[Live-demo] Improved translation status

maplabs at light42.com maplabs at light42.com
Mon Nov 12 11:46:55 PST 2012

based on my recent commercial software development experiences:

* git has the advanage in branching and merging; very useful when 
developers are adding substantial new features that require breaking 
changes, common in the early stages of big web and desktop projects

* git has better web-based analytics; lots of neat charting and 
tracking and such

* git has popularity and 'cool', web hosting is widely available; young 
developers are more likely to start with it and use git with each other 
on cutting edge projects

* subversion is well known and very stable

* subversion works well enough with existing multi function support 
apps, like Trac

* subversion does not encourage branching and merging, in fact it is 
difficult to do even for skilled users

The Live project does not have a lot of forking and branching; in fact, 
stability is key and growing to be one of the core strengths of the 
Live project. 

Ask the question, does adding new features frequently require breaking 
changes to other parts of the environment while developing? no, in 
fact, the project is designed to maximize the ability of very widely 
disparate contributors to add while not interfering with others. 

In My Own Opinion: Since I am old enough to have lived through some 
very large changes in the sofware world, notably the conquest by 
Windows of the world's PCs, I am not at all convinced by someone saying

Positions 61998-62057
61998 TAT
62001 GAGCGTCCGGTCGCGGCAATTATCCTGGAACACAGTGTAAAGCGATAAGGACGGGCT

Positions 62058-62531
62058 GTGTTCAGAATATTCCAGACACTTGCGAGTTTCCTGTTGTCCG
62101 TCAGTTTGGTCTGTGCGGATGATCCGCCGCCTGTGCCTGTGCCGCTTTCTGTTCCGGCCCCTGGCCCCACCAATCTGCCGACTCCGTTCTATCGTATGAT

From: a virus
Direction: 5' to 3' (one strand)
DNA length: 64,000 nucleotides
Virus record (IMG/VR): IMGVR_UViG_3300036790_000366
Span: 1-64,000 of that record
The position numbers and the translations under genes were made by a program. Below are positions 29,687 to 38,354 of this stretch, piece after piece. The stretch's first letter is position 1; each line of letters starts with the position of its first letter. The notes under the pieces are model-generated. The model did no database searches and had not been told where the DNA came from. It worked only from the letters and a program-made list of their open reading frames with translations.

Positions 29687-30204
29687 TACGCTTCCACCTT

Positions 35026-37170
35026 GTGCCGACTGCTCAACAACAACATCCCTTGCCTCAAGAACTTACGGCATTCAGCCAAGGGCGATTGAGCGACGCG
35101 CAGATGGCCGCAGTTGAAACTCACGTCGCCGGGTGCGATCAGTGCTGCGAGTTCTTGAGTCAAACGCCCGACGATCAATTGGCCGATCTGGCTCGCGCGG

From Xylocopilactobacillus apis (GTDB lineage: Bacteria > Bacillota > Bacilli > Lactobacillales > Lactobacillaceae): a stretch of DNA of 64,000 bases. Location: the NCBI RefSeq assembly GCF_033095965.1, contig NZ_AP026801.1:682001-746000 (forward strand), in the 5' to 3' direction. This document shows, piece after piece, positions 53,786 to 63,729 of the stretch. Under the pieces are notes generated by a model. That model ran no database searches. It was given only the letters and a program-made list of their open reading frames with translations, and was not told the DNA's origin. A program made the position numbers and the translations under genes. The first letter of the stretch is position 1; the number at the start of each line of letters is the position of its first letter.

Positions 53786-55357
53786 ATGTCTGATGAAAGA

that this or that change is "inevitable."   In my experience that 
phrase is more often abused than accurate. Since it reminds me of the 
hogwash that Microsoft used to leverage FUD, I dont like that phrase at 

In summary, I don think there is very much rush to use Git instead of 
subversion. I dont think many of the core strengths of Git apply much 
to the Live project. I think subversion is working well enough now. I 
agree with CameronShorter that using different source control systems 
at the same time is not something to do lightly. 

If people want to use Git now they can, it is straightforward to copy a 
subversion snapshot to Git. It is *not* straightforward to go the other 
way, that I know of... 

Brian Hamlin
OSGeo California Chapter

On Mon, 12 Nov 2012 18:28:39 +0200, Angelos Tzotsos 
<gcpp.kalxas at gmail.com> wrote:
On 11/12/2012 01:19 PM, Cameron Shorter wrote:
> > On 12/11/12 11:23, Angelos Tzotsos wrote:
> >> FYI we have moved the greek translation maintenance to GitHub to 
> >> attract more contributors, since GitHub seems to be very popular 
> in >> the Greek OSGeo Chapter:
> >> https://github.com/kalxas/OSGeo-Live-el >
> > Angelos, I'd be interested to hear a bit more about how you are 
> using > git. 
> > I'm a bit nervous about using two different version control systems. 
> >
> We had been using a separate SVN server until now and I was 
> responsible for merging and updating the documents in the OSGeo SVN 
> in order to ensure the quality of the documents uploaded. So there is 
> actually no reason to worry about that. We just moved to git, because 
> part of my job is much easier with "Pull Requests". 
> Actually non-translator members of our Chapter find it much easier to 
> jump in and fix minor issues (like typos, spelling etc) than before. 
> I would definitely suggest moving the whole project to Git 
> eventually, but this would require OSGeo infrastructure for Git and 
> Trac to be in place. I recall Alex saying that there is a plan for 
> such deployments. 
> Best,
> Angelos
> -- Angelos Tzotsos
> Remote Sensing Laboratory
> National Technical University of Athens
> http://users.ntua.gr/tzotsos
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